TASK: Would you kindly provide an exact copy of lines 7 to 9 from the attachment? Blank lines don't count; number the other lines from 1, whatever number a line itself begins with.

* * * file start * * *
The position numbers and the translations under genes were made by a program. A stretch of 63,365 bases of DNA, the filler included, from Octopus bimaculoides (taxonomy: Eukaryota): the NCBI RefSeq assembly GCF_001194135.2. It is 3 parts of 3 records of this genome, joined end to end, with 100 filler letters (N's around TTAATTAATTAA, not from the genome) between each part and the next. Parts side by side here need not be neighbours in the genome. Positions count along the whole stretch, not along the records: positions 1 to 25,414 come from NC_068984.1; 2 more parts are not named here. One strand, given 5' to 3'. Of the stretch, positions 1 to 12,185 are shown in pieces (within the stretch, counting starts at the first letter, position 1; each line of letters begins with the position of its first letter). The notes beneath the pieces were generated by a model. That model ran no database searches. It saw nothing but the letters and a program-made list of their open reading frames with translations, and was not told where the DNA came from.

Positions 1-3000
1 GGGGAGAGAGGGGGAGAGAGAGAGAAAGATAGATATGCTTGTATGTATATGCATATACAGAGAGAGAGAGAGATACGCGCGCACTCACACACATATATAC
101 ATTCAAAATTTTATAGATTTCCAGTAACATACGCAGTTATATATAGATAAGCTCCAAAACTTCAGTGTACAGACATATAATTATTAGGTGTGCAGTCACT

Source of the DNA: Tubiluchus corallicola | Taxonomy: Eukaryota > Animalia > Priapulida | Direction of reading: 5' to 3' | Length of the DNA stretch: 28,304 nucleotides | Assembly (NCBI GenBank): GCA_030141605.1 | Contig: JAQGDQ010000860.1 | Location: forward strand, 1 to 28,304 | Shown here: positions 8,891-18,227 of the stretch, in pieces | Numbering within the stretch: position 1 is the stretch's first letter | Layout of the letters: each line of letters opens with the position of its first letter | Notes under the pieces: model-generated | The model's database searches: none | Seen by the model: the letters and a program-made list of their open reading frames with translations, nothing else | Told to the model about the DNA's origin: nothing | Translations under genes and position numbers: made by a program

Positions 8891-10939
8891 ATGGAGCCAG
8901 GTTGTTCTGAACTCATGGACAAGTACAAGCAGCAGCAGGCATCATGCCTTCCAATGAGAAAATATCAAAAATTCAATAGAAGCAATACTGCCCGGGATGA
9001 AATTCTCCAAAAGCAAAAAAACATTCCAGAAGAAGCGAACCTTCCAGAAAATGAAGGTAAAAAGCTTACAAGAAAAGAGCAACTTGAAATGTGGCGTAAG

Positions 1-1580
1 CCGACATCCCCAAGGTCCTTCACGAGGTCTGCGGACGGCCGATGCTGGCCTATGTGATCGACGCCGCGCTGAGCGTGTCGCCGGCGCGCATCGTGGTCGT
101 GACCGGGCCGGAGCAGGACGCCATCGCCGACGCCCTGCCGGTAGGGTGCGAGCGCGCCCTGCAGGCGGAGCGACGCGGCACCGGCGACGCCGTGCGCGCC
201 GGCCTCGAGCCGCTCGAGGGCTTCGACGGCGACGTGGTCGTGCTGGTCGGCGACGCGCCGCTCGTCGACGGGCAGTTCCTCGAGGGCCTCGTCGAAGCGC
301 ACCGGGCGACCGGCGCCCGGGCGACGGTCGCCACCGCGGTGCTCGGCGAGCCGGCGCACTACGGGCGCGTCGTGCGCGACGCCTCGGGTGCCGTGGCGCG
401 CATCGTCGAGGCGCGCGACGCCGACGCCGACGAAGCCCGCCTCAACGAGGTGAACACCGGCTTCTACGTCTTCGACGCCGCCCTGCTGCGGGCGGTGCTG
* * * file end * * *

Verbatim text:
8891 ATGGAGCCAG
8901 GTTGTTCTGAACTCATGGACAAGTACAAGCAGCAGCAGGCATCATGCCTTCCAATGAGAAAATATCAAAAATTCAATAGAAGCAATACTGCCCGGGATGA
9001 AATTCTCCAAAAGCAAAAAAACATTCCAGAAGAAGCGAACCTTCCAGAAAATGAAGGTAAAAAGCTTACAAGAAAAGAGCAACTTGAAATGTGGCGTAAG